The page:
Abolition of Cambridge Environment and Traffic Management Area Joint Committee

This article was published in 2013, in Newsletter 106.

As of 24 December the Cambridge Environment and Traffic Management Area Joint Committee was no more. Perhaps on the face of it this may not seem like such a serious issue. Just a small change in the scheme of things. It isn’t.

We may need some history here. The AJC was set up in 1997 to enable joint working between the city and county council (which has ultimate responsibility for transport) on transport issues that affect the city.It was made up of county and city councillors such that they could consider cycleway programmes, parking charges, traffic calming crossings and other related items. Some of the schemes they considered were the Regent Street crossing, Gilbert Road, the Newmarket Road/Abbey Road crossing (greeted, I noted at the time, with enthusiasm) as well as looking at the introduction of No Entry Except Cyclists signs which has improved permeability around the city. Of course they didn’t have the final say, but their voice was useful in informing the final decision.

Now, however, that voice has been lost. The county council cabinet members voted to abolish the AJC and replace it with one county councillor, from outside Cambridge, who has little reason to come into the city, to deal with the entire portfolio. We have no axe to grind with the councillor involved but we do wonder how one person can possibly be expected to do the work of a committee of 12 councillors.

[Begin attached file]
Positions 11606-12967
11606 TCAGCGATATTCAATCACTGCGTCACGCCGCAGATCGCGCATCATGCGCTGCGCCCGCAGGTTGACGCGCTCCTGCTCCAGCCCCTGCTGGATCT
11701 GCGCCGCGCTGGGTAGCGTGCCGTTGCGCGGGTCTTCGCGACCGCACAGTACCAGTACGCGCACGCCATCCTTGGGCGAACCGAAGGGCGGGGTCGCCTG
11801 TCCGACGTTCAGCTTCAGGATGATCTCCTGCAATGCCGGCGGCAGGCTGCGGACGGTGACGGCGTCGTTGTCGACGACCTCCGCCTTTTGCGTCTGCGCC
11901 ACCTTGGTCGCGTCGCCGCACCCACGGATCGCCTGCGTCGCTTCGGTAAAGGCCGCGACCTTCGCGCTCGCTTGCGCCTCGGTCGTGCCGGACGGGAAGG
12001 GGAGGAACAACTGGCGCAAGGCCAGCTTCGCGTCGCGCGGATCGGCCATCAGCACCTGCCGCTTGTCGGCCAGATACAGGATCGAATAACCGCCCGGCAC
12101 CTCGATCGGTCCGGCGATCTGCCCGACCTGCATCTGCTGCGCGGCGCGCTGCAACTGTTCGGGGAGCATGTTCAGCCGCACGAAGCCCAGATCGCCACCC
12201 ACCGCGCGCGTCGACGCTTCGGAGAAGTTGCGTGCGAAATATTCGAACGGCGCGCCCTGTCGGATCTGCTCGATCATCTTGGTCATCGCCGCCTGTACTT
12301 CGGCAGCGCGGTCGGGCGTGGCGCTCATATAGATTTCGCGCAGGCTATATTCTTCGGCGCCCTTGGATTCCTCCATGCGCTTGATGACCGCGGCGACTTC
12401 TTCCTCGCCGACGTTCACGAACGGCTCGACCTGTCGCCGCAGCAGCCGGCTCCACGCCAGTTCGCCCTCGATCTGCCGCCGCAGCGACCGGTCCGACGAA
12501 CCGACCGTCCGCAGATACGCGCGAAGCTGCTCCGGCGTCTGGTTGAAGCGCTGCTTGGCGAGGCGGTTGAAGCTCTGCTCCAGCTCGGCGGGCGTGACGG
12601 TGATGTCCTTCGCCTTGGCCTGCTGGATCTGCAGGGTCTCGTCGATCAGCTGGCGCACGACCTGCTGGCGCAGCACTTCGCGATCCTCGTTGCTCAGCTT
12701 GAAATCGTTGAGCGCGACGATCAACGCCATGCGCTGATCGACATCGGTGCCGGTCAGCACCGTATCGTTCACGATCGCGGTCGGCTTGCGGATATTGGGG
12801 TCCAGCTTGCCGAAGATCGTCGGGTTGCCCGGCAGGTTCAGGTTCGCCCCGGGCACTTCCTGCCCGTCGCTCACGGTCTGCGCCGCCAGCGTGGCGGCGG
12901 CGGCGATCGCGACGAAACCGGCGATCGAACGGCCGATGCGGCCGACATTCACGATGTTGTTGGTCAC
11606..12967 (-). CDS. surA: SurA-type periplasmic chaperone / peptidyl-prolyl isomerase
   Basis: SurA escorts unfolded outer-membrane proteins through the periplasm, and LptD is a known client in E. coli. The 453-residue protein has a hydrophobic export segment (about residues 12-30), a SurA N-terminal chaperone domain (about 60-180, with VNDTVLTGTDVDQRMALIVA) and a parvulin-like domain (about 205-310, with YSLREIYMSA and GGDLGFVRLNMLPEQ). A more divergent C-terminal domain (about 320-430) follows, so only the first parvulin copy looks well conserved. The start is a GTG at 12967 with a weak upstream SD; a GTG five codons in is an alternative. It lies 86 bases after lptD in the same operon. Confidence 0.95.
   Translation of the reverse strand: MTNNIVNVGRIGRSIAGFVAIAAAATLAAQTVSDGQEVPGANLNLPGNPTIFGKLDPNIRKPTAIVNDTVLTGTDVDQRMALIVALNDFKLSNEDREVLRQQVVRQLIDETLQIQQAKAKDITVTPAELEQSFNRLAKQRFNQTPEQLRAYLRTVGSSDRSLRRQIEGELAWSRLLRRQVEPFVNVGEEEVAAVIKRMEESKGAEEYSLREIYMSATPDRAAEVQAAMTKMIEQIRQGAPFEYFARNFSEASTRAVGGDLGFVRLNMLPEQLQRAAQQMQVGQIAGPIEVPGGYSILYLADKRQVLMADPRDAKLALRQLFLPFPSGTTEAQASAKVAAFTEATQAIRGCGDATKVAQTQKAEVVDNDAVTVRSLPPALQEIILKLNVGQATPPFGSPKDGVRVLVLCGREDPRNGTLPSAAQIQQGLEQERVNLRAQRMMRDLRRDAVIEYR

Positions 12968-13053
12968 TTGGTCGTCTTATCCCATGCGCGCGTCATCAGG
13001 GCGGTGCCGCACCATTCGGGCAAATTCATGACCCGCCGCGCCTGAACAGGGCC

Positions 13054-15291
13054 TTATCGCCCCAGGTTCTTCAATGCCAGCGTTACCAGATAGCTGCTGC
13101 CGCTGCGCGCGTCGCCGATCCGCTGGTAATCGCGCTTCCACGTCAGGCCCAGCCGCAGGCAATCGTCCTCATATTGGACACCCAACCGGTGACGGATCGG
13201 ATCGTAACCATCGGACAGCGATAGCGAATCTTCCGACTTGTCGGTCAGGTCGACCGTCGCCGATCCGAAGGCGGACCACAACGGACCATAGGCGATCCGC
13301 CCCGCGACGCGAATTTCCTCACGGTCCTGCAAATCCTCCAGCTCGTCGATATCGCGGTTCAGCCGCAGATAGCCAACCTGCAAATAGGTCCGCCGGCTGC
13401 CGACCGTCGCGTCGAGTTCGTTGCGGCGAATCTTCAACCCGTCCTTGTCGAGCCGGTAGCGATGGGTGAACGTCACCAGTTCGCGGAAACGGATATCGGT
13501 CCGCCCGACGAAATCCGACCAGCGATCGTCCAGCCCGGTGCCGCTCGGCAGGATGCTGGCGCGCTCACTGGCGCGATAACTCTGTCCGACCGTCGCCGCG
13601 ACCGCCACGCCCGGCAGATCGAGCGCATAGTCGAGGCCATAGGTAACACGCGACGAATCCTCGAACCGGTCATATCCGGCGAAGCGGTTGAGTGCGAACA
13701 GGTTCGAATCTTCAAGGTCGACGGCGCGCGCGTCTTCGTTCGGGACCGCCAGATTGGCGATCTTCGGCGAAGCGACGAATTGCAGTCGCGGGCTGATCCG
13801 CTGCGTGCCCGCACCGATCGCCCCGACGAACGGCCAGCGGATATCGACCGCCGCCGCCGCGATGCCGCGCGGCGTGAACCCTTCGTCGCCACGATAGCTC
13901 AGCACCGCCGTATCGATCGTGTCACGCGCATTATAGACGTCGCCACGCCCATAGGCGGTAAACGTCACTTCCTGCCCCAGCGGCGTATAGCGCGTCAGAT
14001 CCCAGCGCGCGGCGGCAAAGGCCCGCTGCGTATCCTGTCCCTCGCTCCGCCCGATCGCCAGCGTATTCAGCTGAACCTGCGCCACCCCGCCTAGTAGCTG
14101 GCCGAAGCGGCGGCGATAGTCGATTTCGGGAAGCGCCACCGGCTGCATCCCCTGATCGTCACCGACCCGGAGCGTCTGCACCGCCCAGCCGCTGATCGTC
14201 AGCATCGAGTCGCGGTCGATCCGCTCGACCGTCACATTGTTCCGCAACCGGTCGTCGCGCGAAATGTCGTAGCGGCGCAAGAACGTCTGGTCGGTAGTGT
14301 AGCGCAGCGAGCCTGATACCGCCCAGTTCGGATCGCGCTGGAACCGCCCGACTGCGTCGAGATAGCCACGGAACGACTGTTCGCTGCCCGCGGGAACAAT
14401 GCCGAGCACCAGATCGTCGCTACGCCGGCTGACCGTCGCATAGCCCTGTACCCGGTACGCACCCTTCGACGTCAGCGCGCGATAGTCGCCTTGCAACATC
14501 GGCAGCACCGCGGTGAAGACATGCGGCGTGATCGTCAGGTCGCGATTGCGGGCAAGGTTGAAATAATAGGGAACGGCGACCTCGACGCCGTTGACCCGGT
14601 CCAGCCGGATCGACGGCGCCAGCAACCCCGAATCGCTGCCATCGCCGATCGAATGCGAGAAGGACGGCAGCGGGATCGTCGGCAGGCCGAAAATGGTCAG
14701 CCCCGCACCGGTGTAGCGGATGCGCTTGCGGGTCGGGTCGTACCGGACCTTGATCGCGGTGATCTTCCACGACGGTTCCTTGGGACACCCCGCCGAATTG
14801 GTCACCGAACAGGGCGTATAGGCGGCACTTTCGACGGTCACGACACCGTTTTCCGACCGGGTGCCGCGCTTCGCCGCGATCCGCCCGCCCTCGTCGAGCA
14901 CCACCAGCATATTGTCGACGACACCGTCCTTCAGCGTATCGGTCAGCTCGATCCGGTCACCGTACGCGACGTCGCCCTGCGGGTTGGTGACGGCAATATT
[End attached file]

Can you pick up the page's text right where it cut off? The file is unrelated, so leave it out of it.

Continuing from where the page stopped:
While we the residents of Cambridge elected those local councillors to represent our views, apparently their views and therefore our views are not welcomed any more. We aren’t suggesting that in every respect the AJC always got it right but in terms of allowing for scrutiny of plans that affect us in the city, it was valuable. Valuable in enabling residents, campaign groups (not just ourselves but others too) and residents’ associations to make their views known. The AJC was not a body that in any way operated to a ‘cyclists’ charter’. Often, it heard competing requests from groups such as residents and disability groups, and disagreed with our point of view. But this is not the point. The point is that each group had an opportunity to argue their case in public, scrutinise the debate, and respect the eventual decision. It seems decisions may well be made behind closed doors where the arguments cannot be heard. This is a very sad day for democracy and makes the job representing our 1,100 members that much harder.

Bev Nicholson